Our 18th Man panel address this week's Wigan Warriors topics
Joe Greenwood is set to make his debut tonight - what do you hope to see from him, and from Wigan against Leeds?
Sean Lawless: I expect Wigan to get back into their groove, being back at the DW will help them no doubt and I just don’t think Leeds have the quality available to them at this moment in time to get themselves out of their winless streak.
I am excited to see a hard running backrower in the form of Greenwood – with Bateman, Farrell and Greenwood we now have three very different options in the backrow which should hopefully keep the opposition guessing.
Robert Kenyon: I hope to see his good line-running and a try on debut.
He is my type of second-rower, quick and a good line runner. He will be itching to play and he’ll have a stormer. I’m expecting, that with the announcement of where Wane is going the news has probably picked at the scab of the news that he was leaving.
So the good work last week will be undone. A win would be very hard fought but we will be right behind the lads.
Jon Lyon: We have to give Greenwood some leeway for this game.
He’s not played too much this year and has come off the back of a long flight and stressful time of upheaval for him and his family, so I don’t think he’ll be setting the world on fire against Leeds.
He is still a solid defender and takes the ball up well with a good offload so I’m looking forward to what he can offer, probably off the bench where his pace will also be useful against a tiring Leeds pack.
With the players we had missing, Wigan put up a good fight away at Castleford and could have snatched the game. We’ve won quite a few games by a point so I suppose we had to lose one sometime. If we play with the same commitment to each other we should be good enough to beat a struggling Leeds side who are fighting just to scrape into the top eight.
Hopefully we can put another nail in their coffin.
I also hope we get a good crowd for the game. It may seem harsh but I would be disappointed if people are choosing to stay away to watch a relatively meaningless game of football, with both Belgium and England already through, over Wigan v Leeds. Let’s get our priorities right and support our boys.
Darren Wrudd: Joe Greenwood was really promising as a youngster and soon made his mark. I hope to see him hit the ground running and bring some fire and drive into the back line.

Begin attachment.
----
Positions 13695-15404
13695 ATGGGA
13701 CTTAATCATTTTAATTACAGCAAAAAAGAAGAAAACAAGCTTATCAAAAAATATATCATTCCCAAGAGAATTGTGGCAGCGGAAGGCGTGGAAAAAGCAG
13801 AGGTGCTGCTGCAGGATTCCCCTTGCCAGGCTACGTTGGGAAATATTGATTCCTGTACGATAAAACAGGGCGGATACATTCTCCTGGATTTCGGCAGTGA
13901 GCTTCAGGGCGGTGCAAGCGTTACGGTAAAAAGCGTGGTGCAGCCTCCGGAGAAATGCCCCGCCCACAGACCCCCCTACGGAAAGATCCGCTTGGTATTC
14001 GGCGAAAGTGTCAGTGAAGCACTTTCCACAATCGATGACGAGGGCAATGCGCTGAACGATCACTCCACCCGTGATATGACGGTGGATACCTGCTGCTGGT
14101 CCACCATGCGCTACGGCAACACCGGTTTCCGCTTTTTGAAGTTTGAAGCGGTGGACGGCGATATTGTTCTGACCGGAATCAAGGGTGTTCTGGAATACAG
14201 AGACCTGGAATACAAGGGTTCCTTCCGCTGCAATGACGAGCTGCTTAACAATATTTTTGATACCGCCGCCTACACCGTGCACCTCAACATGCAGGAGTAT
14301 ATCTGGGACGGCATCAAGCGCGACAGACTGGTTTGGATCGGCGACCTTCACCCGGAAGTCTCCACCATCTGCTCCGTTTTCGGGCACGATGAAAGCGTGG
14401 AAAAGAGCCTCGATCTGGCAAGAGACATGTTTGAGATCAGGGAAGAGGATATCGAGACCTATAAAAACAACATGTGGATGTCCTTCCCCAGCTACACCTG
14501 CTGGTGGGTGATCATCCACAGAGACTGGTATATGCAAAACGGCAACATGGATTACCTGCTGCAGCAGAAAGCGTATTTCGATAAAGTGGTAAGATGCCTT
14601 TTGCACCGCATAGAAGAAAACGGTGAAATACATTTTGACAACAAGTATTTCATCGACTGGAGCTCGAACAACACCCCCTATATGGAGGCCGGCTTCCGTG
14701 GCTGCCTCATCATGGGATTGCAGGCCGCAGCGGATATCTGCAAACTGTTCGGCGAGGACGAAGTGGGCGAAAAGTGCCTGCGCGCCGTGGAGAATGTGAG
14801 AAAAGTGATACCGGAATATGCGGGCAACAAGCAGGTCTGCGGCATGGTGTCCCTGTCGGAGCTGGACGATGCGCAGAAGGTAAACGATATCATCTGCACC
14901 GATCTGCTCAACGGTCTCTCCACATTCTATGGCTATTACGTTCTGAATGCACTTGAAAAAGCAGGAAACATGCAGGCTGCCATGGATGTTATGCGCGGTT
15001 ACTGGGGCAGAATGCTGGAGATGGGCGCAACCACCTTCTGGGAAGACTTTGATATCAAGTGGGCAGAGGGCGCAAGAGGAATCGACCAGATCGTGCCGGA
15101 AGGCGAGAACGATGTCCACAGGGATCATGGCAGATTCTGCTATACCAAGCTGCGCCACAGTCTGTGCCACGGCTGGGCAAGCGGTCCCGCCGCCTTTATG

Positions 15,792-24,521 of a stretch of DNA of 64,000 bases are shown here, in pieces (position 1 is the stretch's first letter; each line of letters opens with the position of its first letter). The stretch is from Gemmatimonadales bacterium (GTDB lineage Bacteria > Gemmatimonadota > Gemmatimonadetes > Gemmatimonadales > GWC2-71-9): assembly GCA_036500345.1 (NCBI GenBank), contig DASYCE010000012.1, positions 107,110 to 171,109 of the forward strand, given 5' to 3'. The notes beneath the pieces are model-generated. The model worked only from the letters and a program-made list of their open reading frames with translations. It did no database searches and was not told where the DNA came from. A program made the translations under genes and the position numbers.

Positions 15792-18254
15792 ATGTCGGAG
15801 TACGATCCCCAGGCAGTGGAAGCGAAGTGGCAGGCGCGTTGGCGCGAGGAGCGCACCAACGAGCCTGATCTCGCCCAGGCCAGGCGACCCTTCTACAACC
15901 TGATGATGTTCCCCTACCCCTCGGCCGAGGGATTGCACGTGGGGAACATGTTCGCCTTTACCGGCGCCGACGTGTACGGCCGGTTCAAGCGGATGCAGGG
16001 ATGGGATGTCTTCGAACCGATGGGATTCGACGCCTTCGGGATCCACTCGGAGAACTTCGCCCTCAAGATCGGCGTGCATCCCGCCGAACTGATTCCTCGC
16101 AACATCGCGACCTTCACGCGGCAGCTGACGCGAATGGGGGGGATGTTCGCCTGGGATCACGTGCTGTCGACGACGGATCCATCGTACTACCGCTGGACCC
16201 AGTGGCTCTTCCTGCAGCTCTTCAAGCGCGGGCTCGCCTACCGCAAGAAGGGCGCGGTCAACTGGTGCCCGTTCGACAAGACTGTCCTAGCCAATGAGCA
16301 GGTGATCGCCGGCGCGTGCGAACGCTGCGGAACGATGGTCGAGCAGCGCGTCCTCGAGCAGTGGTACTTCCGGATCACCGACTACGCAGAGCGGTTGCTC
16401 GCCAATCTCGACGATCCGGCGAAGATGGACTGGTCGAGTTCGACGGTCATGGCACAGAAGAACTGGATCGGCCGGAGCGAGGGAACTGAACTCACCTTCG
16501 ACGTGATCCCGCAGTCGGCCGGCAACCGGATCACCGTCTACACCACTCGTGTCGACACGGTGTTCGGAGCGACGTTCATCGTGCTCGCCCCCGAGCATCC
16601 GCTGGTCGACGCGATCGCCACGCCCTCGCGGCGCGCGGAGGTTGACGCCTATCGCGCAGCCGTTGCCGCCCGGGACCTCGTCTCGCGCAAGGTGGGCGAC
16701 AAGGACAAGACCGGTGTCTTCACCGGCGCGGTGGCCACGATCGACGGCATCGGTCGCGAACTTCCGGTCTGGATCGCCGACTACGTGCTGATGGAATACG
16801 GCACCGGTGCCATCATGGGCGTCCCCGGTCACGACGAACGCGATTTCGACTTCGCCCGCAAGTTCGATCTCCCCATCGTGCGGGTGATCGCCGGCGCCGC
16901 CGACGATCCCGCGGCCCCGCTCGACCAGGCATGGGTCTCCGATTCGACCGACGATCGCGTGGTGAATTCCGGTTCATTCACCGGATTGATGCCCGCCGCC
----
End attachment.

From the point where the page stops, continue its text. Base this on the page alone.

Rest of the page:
A big unit like him can wreak havoc in the ruck and that would be nice. If we could see him with a work ethic like Willie Isa and the impact of Tony Clubb, then he will certainly cement his spot in the starting 13.
Tonight I want Wigan to add to the pain that Leeds are going through at the moment. There is no room for sentiment in sport and we need to go for the jugular.
It’s about time we sent the Rhinos home with their tail between their legs and our first game at home for what seems an age, is the best time to do it.
If we can show some maturity with our set completion, everything else will fall into place on the back of it.
What were your thoughts about England’s win against New Zealand in Denver?
Sean Lawless: The Denver test was a great spectacle, it was exactly the type of game that was needed for a new audience.
Granted, New Zealand were missing the likes of Shaun Johnson, but they showed that they had class at times; but I think Ben Thaler deserves a lot of credit. He let the game flow, wasn’t petty with his penalty decisions which allowed the game to played at a good pace – a very entertaining game for a new market.
Robert Kenyon: It was a good result, despite New Zealand tipping us to bits and off-loading in the first half they fell off in the second.
I stand by my comments of it being a waste of money. It is nice to play in Denver, but when will we be back?
Seven years time in the World Cup? I still think it should have been played in Toronto if we were targeting the Americas.
I’m all for expansion but we need a strong competition at home before we branch out more. We need to return to consolidating the game in the heartlands and growing the game in those